Against All Odds, Donald Trump Just Won The Presidency. Where Do We Go From Here?

This campaign has been hard fought.

Donald Trump hinted at his plans to become president as early as 2012, but the phenomenon of his candidacy was still one that took everyone by surprise. Though scores of voters who felt ignored by politicians rallied around the Washington outsider's cause, every grassroots victory seemed to come with further controversy. He was, for many, as polarizing as he was promising.

Supporters lauded his commitment to "draining the swamp" and moving money out of Washington. They loved his perfectly coiffed authenticity and his candor. His vow to respond to hard times by taking hard lines on immigration and foreign policy resonated with many. He wasn't — and isn't — like anything this country has ever seen.

In the early stages of the campaign, critics pointed to his brashness as a potential weakness, and noted with growing alarm his tendencies to posit people as problems. During his campaign announcement speech, he described Mexican immigrants as rapists and drug carriers. Journalists would later unearth further concerns: critics deem it unlikely that the billionaire businessman has paid regular income taxes. They deem it more likely, pointing to his own words and those of 12 women as evidence, that the president-elect has committed sexual assault.

The votes have been tallied, and his supporters, a contingent of Americans who have too often found themselves silenced by American politics, have made themselves heard. Donald Trump has been elected president.

"Now it's time for America to bind the wounds of division," Trump said at his election night party, according to The Guardian. "I say it is time for us to come together as one united people."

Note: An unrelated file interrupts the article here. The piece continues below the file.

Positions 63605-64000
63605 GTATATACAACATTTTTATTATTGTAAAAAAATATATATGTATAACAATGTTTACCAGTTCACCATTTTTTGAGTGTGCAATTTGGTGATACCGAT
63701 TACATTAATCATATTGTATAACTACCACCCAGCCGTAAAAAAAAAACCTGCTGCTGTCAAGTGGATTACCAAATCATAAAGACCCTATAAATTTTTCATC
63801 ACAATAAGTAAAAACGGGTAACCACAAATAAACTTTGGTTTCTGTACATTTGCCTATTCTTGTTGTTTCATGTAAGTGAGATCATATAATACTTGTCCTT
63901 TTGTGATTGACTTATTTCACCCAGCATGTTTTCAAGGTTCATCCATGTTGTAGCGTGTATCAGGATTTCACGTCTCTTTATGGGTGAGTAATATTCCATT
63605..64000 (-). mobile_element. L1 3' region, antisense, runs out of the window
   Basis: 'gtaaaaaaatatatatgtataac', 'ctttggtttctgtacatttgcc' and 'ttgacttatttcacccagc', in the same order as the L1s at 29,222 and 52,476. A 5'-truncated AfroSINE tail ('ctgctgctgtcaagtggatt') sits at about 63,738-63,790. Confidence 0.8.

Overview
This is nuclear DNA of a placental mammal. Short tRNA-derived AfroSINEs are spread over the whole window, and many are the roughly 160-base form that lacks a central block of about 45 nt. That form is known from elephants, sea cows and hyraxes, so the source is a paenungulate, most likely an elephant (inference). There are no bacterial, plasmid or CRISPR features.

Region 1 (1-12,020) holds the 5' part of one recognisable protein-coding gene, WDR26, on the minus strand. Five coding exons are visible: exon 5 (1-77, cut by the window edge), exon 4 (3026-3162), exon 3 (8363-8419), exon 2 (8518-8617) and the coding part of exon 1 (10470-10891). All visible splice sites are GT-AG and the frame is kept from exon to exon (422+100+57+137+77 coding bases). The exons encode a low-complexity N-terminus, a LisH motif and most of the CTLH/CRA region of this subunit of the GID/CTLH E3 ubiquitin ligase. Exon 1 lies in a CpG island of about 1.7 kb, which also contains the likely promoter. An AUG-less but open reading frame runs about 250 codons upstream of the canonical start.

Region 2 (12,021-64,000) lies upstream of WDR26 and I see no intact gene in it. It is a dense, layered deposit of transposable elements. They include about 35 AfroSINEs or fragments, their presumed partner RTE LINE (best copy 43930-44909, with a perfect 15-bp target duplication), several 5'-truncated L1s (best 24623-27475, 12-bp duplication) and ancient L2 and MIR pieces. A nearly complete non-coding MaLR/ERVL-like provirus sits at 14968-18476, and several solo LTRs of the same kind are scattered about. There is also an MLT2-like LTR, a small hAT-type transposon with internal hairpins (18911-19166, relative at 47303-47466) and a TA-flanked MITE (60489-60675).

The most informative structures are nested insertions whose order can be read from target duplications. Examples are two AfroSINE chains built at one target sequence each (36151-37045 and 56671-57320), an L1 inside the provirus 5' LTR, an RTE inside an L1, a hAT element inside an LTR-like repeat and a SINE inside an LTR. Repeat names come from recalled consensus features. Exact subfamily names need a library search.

For millennials, Vermont Senator Bernie Sanders' speech after conceding the Democratic primary to Hillary Clinton in June seems particularly prescient in the light of Trump's victory.

"Defeating Donald Trump cannot be our only goal. We must continue our grassroots efforts to create the America that we know we can become," he told supporters during a 23-minute live stream from Burlington, his hometown. "We have begun the long and arduous process of transforming America, a fight that will continue tomorrow, next week, next year and into the future."

If this contentious election has taught us anything, it's that Americans are fighters. That they're dogged in their resilience. That when pundits go low, they go high.

In a video released Tuesday night by Buzzfeed, President Barack Obama emphasized that America has always come out stronger after divisive elections:

"That's what makes America special. The idea that while progress isn't guaranteed, each of us has the power to choose our path. Not just on nights like this, but every day in between. So whether your chosen candidates win or lose tonight, let's all agree not only to stay engaged, but to push ourselves to do even better."

As Obama observed, unlike primetime newscasts, democracy does not come to a stop once the ballots are tallied. Democracy continues every day in public squares and door-to-door campaigns and Twitter trends. Democracy is found in neighborhoods as commonly as it is in legislatures.

And we have faith that Americans will find ways to reach across the aisle, regardless of their chosen candidate.